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There were the most beautiful delphiniums:

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And alliums:

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Here is a view I took looking out from the house to the gardens:-

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And here is a view through the windows:

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We had our lunch there and a bit later on a little icecream and sat in the shade under a tree to eat it, lovely!!  Here is a side view of the house taken from the garden with the water fountain in.

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Montecute House is well worth a visit if you are ever down this way in Somerset.  Stay with us and you can easily visit from our house.

We still have some vacancies in July and August in the bed and breakfast.

look us up at http://www.lodgehousebandbsomerset.co.uk

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The cheepsters in bed

Now that our broody hen Mrs Speckledy has died the 5 little chicks have been left to their own devices.  We were hoping they would be warm enough when they go to bed at night now that they don’t have Mrs Speckledy’s wings to snuggle under.  So we found a small box and lined it with straw and put it in the nest box. And sure enough all 5 little cheepsters snuggle down together at night to keep warm.  It is so cute to see them like little sardines in a tin.DSC05646

Luckily also we are experiencing a heatwave in the UK, so it is quite warm at night, which has helped them to survive as we don’t have a heat lamp for them.  They are growing quickly and their little wings are developing.  The little grey chick has furry feet and the multi coloured one already has a top knot!!  It will be fun trying to work out what breeds they are when they are more fully developed.

If you want to see our chicks, now is the time to visit.  We still have some vacancies in July in the bed and breakfast.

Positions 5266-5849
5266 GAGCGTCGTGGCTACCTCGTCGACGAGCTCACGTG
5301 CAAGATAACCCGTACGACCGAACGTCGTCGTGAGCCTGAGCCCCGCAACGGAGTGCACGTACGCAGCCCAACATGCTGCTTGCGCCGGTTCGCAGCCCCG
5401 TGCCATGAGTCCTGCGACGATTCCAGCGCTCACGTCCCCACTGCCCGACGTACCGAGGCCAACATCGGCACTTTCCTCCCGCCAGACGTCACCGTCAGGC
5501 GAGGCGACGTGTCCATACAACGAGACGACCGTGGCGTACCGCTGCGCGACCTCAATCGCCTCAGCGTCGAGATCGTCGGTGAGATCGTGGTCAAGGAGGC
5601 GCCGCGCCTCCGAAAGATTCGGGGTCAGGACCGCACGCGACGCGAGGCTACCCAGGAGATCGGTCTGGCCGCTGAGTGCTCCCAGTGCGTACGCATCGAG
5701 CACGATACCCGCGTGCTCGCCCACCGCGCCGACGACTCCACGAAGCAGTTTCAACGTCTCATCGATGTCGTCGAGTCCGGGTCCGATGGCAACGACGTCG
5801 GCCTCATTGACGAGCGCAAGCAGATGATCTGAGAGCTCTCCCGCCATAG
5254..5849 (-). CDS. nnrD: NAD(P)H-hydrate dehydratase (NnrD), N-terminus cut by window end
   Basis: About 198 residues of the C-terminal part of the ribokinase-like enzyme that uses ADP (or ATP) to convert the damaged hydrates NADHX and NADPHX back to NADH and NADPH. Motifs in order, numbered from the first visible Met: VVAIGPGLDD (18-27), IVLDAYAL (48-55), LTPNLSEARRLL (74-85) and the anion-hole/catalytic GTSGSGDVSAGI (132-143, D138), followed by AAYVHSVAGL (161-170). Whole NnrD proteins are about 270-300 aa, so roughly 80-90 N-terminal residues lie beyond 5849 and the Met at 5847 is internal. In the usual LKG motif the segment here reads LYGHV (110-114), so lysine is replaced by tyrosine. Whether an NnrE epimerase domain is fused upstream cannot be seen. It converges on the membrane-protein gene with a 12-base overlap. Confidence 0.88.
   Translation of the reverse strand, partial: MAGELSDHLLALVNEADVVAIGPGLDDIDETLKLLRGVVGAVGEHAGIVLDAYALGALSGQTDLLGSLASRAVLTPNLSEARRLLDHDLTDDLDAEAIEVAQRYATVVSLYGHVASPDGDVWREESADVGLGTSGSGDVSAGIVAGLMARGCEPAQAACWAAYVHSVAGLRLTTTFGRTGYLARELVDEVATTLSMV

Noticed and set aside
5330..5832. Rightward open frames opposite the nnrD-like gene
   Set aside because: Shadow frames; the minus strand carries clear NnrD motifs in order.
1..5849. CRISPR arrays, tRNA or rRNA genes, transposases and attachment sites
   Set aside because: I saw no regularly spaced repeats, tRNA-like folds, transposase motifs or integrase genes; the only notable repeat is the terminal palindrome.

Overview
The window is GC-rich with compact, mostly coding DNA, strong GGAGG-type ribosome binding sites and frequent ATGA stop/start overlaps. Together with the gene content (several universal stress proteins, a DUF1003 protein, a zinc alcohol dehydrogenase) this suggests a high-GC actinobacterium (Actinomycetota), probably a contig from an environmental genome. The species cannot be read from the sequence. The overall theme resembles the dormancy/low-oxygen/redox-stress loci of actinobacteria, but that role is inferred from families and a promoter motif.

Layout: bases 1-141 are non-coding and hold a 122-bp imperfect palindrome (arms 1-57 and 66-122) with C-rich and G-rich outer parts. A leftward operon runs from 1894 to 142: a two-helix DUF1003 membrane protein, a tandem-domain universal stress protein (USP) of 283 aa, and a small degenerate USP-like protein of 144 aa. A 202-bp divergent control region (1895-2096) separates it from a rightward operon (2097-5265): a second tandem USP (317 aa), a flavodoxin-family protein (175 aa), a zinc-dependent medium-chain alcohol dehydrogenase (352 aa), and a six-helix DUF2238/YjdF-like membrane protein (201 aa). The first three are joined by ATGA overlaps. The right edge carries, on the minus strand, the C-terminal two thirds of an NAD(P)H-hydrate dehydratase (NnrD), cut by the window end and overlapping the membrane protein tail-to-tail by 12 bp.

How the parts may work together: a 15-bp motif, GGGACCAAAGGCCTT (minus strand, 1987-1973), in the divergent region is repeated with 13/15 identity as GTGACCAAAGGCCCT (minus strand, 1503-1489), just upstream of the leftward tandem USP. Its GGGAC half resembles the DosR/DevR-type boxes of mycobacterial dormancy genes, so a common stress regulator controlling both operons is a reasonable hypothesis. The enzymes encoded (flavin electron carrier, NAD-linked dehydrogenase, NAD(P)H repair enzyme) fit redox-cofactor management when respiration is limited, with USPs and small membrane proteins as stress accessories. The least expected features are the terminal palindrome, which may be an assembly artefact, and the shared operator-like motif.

look us up at http://www.lodgehousebandbsomerset.co.uk

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Buckland St Mary Church Fete

Saturday was the Buckland St Mary church fete.  It was glorious sunshine and the fete was held in the ground of Buckland House in the open so we were really lucky with the weather.  Last year it poured with rain all day and we held the fete in the church.

I was on the book stall again, with Neil’s sister Carole who had come down for the weekend.

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It was a bit slow selling books, maybe because many people have a kindle these days, but we raised £47.50.  My friend Sandra was on the bottle tombola which is always popular.

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Our next door neighbour was one of the ladies on tea and cake which again always sell well.

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There was a cake stall, a jam stall, children’s tombola, bric-a-brac, jewellery, crafts, plants, cards and skittles. I won a plant in the raffle and Carole won a hamper. At 3 pm our Buckland Community choir did a few numbers.

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All in all we raised £1700 which is not bad for 2 hours in the afternoon.

We still have some vacancies in July in the bed and breakfast.

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Farewell to Mrs Speckledy

Our lovely broody hen Mrs Speckledy has died.  She sat on the eggs for 21 days, hatched 5 cute little chicks, was a brilliant hen mother to them, teaching them to scratch and perch and go up and down the ramp to the hen house.  Then a couple of days ago I noticed that she was very lethargic and didn’t respond when I threw bread, and the hens normally go wild for bread.  I also noticed her comb had gone very pale.  She had plenty of food and water but didn’t seemed to be bothered to eat, and then yesterday we picked her up to have a look at her and she didn’t struggle at all.  We put her back down in the hen house floor whereupon she went into death throws, croaked a bit and died in front of us!!

I am quite sad to have lost Mrs Speckledy as she was the only one of our hens to go broody and she hatched 3 chicks last year and was a fantastic mum to them and then 5 this year.  The current little cheepsters are only 2 and half weeks old and as we don’t have a heat lamp for them I was worried about whether they would be warm enough at night. We gave them extra straw in the nest box.  Luckily we are having a heat wave at the moment, and this morning they hurried down the ramp and started scratching about, so they were perfectly alright without their mother hen.

If  you want to come and see our little chicks come and visit us now.

Look us up at http://www.lodgehousebandbsomerset.co.uk